When installing a new pool or replacing equipment with your dog in mind, bigger is better. Get a big filter with a lot of capacity. I always recommend a large filter, but if your dog will be in the pool, the bigger the better. I would recommend sand or a DE filter, as cartridge filters can be tough to remove your pets hair.
Most state code requires that residential pools turn the water over once every 24 hours. This means that every gallon of pool water goes through the filter. To do this you will need good plumbing and a good pump.
Many pools are built with 1 inch or 1.5 inch diameter plumbing. Do to the fur issue, it is recommended to go with a minimum of two inch plumbing to prevent build up or clogging. 2.5 or 3 inch pipes are even better.
Nowadays most homeowners install energy efficient variable speed pool pumps to meet necessary demand. But many older pools still have a one speed pump. No matter what your system, when your pet is using the pool, you should increase the turnover rate to two times a day. If you have multiple pets that use the pool you can increase the rate.
Having large diameter plumbing, and a huge filter will save you time and aggravation with pool maintenance, and ensure you always have sparkling crystal clear healthy pool water.
There are three main types of pool, and your dog can go into any of them.
All above ground swimming pools, and many inground pools have a vinyl liner. If your dog will be using a vinyl lined pool, you will have to take extra care. These pools which are usually the least expensive to install, end up costing the most when a dogs uses the pool.
If you have plastic steps, and can train your pet to stay away from the pool wall. It can work. But it is too easy to end up in a situation where you need to replace the pool liner, at a cost of 3k or more for inground pools, and 800 minimum for above ground pools.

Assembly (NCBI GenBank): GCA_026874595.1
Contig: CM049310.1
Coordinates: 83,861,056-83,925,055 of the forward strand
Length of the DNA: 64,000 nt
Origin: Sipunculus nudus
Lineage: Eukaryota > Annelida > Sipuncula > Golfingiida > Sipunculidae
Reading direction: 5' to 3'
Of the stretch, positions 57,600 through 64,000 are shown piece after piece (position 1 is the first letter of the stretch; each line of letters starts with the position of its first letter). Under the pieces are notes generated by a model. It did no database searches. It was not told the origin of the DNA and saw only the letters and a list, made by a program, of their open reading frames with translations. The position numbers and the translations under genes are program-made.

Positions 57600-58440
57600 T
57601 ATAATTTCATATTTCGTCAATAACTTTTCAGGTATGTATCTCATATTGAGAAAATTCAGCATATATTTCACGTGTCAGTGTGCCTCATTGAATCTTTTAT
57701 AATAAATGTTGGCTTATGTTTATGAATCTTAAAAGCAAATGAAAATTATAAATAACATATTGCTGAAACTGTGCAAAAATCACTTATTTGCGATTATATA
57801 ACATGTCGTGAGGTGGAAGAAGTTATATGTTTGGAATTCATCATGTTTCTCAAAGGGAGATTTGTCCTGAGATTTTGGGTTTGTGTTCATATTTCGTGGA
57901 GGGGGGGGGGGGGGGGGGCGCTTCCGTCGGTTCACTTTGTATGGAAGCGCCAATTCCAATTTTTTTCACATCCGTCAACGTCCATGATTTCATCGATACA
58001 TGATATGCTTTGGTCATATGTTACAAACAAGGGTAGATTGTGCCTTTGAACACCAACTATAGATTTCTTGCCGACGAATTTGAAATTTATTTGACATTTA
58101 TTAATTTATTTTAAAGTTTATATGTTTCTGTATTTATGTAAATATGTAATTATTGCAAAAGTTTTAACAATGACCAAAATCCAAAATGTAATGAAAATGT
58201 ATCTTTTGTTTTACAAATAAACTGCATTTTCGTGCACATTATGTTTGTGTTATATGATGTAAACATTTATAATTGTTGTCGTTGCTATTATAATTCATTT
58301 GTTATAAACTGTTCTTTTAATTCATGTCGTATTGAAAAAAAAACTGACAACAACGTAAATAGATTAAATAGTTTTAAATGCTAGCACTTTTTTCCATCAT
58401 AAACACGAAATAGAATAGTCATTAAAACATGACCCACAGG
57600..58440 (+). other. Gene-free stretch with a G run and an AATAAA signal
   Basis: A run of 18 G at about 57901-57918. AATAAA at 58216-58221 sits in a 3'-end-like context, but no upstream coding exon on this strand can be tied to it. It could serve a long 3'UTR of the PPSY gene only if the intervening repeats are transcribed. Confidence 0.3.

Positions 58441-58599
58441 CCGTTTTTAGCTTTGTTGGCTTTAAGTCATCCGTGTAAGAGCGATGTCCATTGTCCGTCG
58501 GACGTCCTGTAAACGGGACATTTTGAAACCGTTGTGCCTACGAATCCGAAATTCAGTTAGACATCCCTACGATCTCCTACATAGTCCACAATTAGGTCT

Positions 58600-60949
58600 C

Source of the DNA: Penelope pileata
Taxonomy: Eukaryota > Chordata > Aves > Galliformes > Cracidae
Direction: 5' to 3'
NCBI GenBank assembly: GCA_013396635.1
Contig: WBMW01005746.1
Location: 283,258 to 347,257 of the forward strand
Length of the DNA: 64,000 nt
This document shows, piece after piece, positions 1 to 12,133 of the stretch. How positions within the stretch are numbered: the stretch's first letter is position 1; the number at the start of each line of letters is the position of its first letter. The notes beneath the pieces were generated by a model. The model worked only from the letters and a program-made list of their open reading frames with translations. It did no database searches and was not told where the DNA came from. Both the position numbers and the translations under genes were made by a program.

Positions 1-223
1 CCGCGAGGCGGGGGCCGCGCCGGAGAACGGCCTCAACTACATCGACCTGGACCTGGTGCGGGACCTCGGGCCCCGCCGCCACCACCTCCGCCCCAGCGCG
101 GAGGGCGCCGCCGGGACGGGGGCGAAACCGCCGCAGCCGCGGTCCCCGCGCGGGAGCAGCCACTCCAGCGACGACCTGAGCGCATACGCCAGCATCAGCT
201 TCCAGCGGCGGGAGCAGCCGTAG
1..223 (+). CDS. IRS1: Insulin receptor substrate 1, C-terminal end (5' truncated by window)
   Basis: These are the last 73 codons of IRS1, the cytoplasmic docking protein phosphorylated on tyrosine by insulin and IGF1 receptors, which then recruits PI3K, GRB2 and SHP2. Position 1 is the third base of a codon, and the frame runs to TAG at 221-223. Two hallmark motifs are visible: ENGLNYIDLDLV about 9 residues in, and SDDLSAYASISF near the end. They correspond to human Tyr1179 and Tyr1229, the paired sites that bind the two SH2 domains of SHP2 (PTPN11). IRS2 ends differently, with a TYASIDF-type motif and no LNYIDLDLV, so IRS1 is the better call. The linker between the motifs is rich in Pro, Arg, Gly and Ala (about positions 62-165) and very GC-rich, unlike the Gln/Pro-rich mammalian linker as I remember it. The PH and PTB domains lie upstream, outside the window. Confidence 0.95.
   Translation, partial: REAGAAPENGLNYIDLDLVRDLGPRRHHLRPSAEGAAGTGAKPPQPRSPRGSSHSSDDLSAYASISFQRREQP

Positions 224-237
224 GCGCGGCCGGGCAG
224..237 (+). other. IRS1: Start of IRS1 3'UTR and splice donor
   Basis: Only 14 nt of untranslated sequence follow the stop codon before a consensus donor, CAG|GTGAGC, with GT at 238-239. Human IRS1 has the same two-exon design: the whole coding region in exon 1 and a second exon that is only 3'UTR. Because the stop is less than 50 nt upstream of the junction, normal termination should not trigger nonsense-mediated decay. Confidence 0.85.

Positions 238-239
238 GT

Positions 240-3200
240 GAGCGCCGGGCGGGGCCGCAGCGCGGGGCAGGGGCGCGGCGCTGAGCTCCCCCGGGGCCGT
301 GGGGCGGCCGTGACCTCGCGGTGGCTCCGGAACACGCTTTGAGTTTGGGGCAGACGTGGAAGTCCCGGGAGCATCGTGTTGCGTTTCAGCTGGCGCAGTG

Fiberglass Swimming pools
Fiberglass pools are considered the best for a few reasons. The finish is smooth (unlike concrete), so it wont hurt your pets pads or tear out nails. The finish is tough (unlike vinyl), and can withstand the sharp nails of your pet. Lastly, it is less expensive to buy, install, or maintain than cement or vinyl.
Cement Swimming Pools
Cement pools do not have the same disadvantages as vinyl, but the surface is hard, and often times rough. When the plaster of a cement pool gets scratched it becomes more to algae growth. Cement pools are harder on the joints of aging dogs and people alike. With the added disadvantage of needing to be resurfaced every 7-9 years.
Small Kiddie Pools For Dogs
Having read the above information, you can see how much filtration is needed to maintain healthy pool water. And our large pools have a lot more water, plus the added benefit of chlorine to sanitize it. This is why we recommend you change the water in small dog pools every day.
Left unchanged, your dogs pool water can quickly become smelly and even unhealthy. Who knows what animals are using the water over night…
Like I said at the beginning, treat your pet like a small child. You wouldn’t let a child play in bacteria infested mosquito pond, and neither should your doggy.